We’re happy to announce two exceptional students, Charles Pletcher and Natasha Voake, whom the CLTK will mentor for the 2017 Google Summer of Code. (See official GSoC page here.)
By the end of the summer, if not before, we will offer updates on what Charles and Natasha accomplish.
I plan to build a flexible platform for teachers to annotate texts in the CLTK Archive. The purpose of the annotations is twofold: first, to guide the students in their (re)readings of the text; and second, to provide a ready-to-hand reference to which students and teachers can return.
Teachers will be able to enter annotations either by uploading a list of references and notes or by entering their annotations directly through a WYSIWYG interface built on top of Draft.js. Annotations will be searchable via Elasticsearch, taggable, and, if time allows, versioned.
Charles is a second-year PhD student in Classics and Comparative Literature at Columbia. His academic focus centers on Western Hemisphere receptions of tragedy, with particular attention paid to messenger speech. Having previously worked as a software engineer, he maintains a keen interest in digital humanities.
Old and Middle French are hardly studied outside of a limited network of French universities. Implementing NLP functionality to these languages would make it easier to study them and access the rich literature and culture expressed in them, famous examples of which include the “Chanson de Roland”, Chrétien de Troyes’ Arthurian legends, Marie de France’s “Lais”, Christine de Pizan’s writings, etc.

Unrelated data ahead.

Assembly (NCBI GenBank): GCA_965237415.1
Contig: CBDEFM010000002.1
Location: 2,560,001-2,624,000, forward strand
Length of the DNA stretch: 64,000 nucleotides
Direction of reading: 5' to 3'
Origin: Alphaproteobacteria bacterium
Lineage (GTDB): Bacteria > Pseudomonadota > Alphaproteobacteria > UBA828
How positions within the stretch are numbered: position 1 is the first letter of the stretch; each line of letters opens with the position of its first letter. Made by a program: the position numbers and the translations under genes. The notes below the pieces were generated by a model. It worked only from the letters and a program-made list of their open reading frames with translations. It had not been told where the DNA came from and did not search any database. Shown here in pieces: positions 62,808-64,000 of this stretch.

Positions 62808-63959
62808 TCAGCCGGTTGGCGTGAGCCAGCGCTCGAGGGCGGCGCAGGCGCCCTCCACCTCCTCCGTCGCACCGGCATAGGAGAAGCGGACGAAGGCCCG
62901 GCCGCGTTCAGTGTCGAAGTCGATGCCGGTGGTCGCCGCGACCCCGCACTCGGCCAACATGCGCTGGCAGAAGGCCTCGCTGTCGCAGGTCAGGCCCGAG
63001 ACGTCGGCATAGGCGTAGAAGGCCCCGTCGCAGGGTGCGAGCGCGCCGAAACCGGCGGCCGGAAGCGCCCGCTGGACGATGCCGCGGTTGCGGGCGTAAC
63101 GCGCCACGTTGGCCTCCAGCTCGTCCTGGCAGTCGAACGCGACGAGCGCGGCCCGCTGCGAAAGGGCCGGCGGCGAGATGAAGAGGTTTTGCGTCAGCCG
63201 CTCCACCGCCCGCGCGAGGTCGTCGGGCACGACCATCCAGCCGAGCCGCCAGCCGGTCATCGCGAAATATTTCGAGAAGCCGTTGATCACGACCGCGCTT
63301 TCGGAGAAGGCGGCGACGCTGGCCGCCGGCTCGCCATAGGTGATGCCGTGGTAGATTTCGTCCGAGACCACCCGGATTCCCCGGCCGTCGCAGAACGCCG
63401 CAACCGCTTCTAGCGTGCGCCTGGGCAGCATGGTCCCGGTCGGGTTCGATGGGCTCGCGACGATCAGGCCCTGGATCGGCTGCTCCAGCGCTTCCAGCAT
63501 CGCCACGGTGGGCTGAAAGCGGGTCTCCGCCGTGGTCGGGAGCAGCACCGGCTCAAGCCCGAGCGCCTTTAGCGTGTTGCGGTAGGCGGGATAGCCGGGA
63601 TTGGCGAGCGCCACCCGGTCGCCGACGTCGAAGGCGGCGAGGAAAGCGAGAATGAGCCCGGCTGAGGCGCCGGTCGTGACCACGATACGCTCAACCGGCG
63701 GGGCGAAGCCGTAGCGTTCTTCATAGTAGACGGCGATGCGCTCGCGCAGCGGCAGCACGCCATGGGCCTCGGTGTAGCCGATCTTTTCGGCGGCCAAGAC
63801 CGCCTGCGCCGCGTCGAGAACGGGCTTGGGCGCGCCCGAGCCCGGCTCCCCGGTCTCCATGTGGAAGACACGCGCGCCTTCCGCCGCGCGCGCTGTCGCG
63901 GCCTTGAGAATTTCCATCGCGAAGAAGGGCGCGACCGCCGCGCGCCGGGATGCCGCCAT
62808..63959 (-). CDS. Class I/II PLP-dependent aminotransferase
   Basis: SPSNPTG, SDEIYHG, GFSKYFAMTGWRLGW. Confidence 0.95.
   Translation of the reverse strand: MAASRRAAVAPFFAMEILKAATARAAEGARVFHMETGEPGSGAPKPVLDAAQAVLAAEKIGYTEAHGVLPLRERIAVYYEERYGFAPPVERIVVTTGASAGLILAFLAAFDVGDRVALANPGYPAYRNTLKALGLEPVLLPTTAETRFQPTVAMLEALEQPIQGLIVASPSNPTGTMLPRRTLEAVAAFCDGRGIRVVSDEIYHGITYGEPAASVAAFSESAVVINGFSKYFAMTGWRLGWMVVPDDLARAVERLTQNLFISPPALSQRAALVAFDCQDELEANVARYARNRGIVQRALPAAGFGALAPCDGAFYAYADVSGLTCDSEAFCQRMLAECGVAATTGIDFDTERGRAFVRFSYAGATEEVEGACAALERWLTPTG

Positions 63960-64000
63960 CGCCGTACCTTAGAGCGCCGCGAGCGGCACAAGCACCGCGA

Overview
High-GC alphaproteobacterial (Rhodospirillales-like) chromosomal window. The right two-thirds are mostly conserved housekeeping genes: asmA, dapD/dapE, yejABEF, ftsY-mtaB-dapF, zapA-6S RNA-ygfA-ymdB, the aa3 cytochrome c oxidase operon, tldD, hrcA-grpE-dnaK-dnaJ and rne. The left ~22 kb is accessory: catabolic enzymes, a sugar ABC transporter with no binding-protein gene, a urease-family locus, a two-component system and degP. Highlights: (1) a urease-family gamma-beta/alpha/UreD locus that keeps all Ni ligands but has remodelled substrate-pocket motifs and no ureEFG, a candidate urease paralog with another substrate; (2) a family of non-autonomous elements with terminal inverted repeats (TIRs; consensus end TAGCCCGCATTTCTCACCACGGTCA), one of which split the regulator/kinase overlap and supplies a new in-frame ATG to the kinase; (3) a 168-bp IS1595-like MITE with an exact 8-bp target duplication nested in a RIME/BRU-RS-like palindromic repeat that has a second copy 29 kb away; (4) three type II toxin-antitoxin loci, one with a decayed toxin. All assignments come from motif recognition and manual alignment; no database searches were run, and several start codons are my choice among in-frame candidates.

This project aims to extend basic CLTK functionality to Old and Middle French texts between c.900 and c.1500 CE, by implementing a tokenizer, stopwords, named entity recognition, a PoS tagger, and a lemmatizer with English translations for as many words as possible. Data from which the above will be sourced will be from texts licensed under creative commons licenses, which have been transcribed and digitized. For example, a number of Old French texts from the BNF’s 19th century editions have been digitized and made available at gallica.fr. Lemmas will be sourced from Godefroy’s 1901 “Lexique de l’Ancien Français” and the “Dictionnaire Electronique de Chrétien de Troyes”, which has the advantage of English-language definitions.
Natasha is a final-year Linguistics student at Peterhouse, Cambridge with a particular interest in computational linguistics. She is a French-English bilingual and previously lived in New York and Paris, France.